It’s Been One Year Since We Lost ‘Jeopardy!’ Star Alex Trebek to Pancreatic Cancer; He Educated So Many About The Disease & Advocating For Yourself

Published Nov 7, 2021

Shelby Black

Remembering Alex Trebek

  • Beloved Jeopardy! host Alex Trebek passed away one year ago after a year-long battle with stage 4 pancreatic cancer.
  • Trebek’s transparency in talking about symptoms, treatment options, and information about pancreatic cancer raised significant awareness about the disease.
  • Pancreatic cancer is one of the most difficult cancers to successfully treat. Currently, the one-year-survival-rate after diagnosis is 18%.

It’s been one year since we lost the charismatic Jeopardy! host Alex Trebek to pancreatic cancer. While some celebrities choose to keep their cancer battles private, Trebek openly spoke about his treatment process with the public, and in doing so, educated millions on the disease.

While hosting an episode of Jeopardy! in March 2019, Trebek shared with fans that he had been diagnosed with stage 4 pancreatic cancer, and would immediately start pursuing treatment. Despite the difficult journey, he remained the host of the TV trivia show and would keep viewers up to date on his progress periodically. Currently, the one-year survival rate of pancreatic cancer is just 18%, but in June 2020 he made a special announcement that he’s “beating the odds” by surpassing the one-year-survival rate. In addition to sharing good news, Trebek was also extremely open about the side-effects he experienced as a result of chemotherapy, and how it affected his mental state significantly at times. He later turned to an experimental therapy developed by Dr. Patrick Soon-Shiong which attempts to use multiple parts of the immune system to destroy tumors.

Related: Alex Trebek’s Transparency About Pancreatic Cancer Battle Caused “Tremendous Spike” In Awareness & Helped Many Understand the Disease

Trebek’s transparency made a huge impact in educating the public on pancreatic cancer, and made people more vigilant in spotting symptoms early. In fact, one Jeopardy! viewer says Trebek “saved his life” when the TV show host shared symptoms he experienced before his diagnosis, and the viewer realized he was also experiencing these symptoms. As a result of Trebek, the viewer’s pancreatic cancer was caught early and treatable.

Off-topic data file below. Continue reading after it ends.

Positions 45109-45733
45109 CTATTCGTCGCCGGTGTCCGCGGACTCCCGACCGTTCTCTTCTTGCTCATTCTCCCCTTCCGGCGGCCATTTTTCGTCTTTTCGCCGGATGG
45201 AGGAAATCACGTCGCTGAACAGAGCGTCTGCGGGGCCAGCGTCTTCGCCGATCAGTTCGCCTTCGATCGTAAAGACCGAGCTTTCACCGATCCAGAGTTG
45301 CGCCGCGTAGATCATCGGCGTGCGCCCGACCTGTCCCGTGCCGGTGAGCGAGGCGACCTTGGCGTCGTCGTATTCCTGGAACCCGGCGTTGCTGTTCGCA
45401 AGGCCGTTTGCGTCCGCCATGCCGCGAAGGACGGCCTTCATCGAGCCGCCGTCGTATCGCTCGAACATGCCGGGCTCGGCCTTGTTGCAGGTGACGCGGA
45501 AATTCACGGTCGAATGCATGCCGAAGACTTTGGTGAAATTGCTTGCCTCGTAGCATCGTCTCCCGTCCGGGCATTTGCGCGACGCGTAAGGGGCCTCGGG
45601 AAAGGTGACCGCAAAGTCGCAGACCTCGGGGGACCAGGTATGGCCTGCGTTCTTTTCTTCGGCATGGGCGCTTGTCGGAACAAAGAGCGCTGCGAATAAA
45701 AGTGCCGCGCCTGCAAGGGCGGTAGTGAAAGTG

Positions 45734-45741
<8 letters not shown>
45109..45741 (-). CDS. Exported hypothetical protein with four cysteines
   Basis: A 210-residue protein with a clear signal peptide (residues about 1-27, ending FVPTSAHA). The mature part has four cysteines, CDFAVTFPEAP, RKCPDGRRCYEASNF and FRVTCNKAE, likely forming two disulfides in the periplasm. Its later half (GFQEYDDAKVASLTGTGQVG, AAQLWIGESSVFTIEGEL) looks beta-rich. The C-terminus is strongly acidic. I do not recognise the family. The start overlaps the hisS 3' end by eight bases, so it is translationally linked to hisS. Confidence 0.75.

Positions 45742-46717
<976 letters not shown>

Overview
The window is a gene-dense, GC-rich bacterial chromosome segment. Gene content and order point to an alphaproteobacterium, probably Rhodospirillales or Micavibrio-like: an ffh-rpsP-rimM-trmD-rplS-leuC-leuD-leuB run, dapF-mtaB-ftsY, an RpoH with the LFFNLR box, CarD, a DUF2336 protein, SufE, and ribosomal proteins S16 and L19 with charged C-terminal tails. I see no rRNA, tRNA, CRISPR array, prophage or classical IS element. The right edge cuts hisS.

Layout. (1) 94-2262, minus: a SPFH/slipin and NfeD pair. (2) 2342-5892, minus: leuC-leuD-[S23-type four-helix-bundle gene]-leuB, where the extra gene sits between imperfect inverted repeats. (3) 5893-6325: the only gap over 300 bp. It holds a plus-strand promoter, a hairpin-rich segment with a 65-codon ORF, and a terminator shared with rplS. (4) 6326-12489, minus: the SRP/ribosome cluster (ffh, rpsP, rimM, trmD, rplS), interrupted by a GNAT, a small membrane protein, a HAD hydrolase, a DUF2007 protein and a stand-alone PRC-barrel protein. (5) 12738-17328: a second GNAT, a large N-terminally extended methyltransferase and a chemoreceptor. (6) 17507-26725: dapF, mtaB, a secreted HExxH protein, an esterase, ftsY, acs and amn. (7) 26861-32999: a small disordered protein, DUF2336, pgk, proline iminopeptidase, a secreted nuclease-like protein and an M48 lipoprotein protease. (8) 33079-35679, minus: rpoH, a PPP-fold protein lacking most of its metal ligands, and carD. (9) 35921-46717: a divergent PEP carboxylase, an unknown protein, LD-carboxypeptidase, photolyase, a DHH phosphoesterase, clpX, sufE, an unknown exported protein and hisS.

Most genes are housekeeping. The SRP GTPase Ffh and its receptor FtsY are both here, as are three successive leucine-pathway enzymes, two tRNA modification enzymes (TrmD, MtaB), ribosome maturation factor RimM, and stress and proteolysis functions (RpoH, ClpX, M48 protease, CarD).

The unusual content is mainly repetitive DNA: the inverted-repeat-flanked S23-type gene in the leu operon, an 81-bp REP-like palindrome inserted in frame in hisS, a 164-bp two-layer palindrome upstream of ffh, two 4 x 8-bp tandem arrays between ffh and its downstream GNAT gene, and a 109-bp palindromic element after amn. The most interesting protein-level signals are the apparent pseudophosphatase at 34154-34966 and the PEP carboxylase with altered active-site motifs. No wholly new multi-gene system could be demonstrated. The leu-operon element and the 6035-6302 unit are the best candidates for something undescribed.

“We saw a tremendous spike in people coming to our website around [Trebek announcing his cancer diagnosis],” Julie Fleshman, president and CEO of Pancreatic Cancer Action Network (PanCAN), told SurvivorNet in a previous interview. “People called into our patient services program which I always think is one of the most important results. People were calling us to get information and resources. We saw a significant impact in numbers across the board.”

Breaking Down Pancreatic Cancer

Pancreatic cancer is known as one of the most difficult types of cancers to treat, and a lot of it has to do with the fact that early-stage diagnoses are extremely rare. In Trebek’s case, and like so many others, symptoms often don’t present themselves until the disease has spread. Some of the main symptoms associated with pancreatic cancer may include jaundice, weight gain, back pain or diabetes. This leads more late-stage diagnoses, and therefore treatment options can be more limited. According to Dr. Anirban Maitra, 80% of diagnoses are caught in later stages since symptoms don’t present themselves until the disease has already spread. That’s why Trebek discussing his symptoms is so important as it made people more vigilant about taking control of their own health.

Related: “Jeopardy” Viewer Says Alex Trebek ‘Saved His Life’ After He Caught His Pancreatic Cancer Early Thanks to Trebek Talking About Symptoms

One of the main reasons why pancreatic cancer is one of the most difficult cancers to treat is because of the stroma — a barrier around cancer cells which prevents medications, such as chemotherapy and radiation, from targeting and killing these cells. If these cells continue to grow, then the disease will continue to progress.

“Think of pancreatic cancer as an oatmeal raisin cookie and the raisins are actually the cancer cells, and the cookie part is actually all the stroma around it,” Dr. Allyson Ocean, a medical oncologist at Weill Cornell Medical Center, previously told SurvivorNet. “And imagine having to navigate through all that stroma for a treatment to be able to get into a cell to kill it. So that’s why the treatments just really aren’t good enough to penetrate the cancer. But we’re improving, we’re getting better treatments.”

Dr. Allyson Ocean provides a breakdown of pancreatic cancer

While Trebek made a huge influence in cancer awareness through his transparency, there’s still more work to be done. There are still considerable challenges to screening for pancreatic cancer. This is mainly because the pancreas is located deep inside the body and therefore tumors aren’t as prominent as they are with other types of cancer such as breasts or melanoma. However, research and clinical trials are still being done to make treatment options safe and accessible. When it comes to cancer awareness and treatment, knowledge is power.

Dr. Anirban Maitra, the co-leader of the Pancreatic Cancer Moon Shot at the MD Anderson Cancer Center, discusses the signs and symptoms of pancreatic cancer

Learn more about SurvivorNet's rigorous medical review process.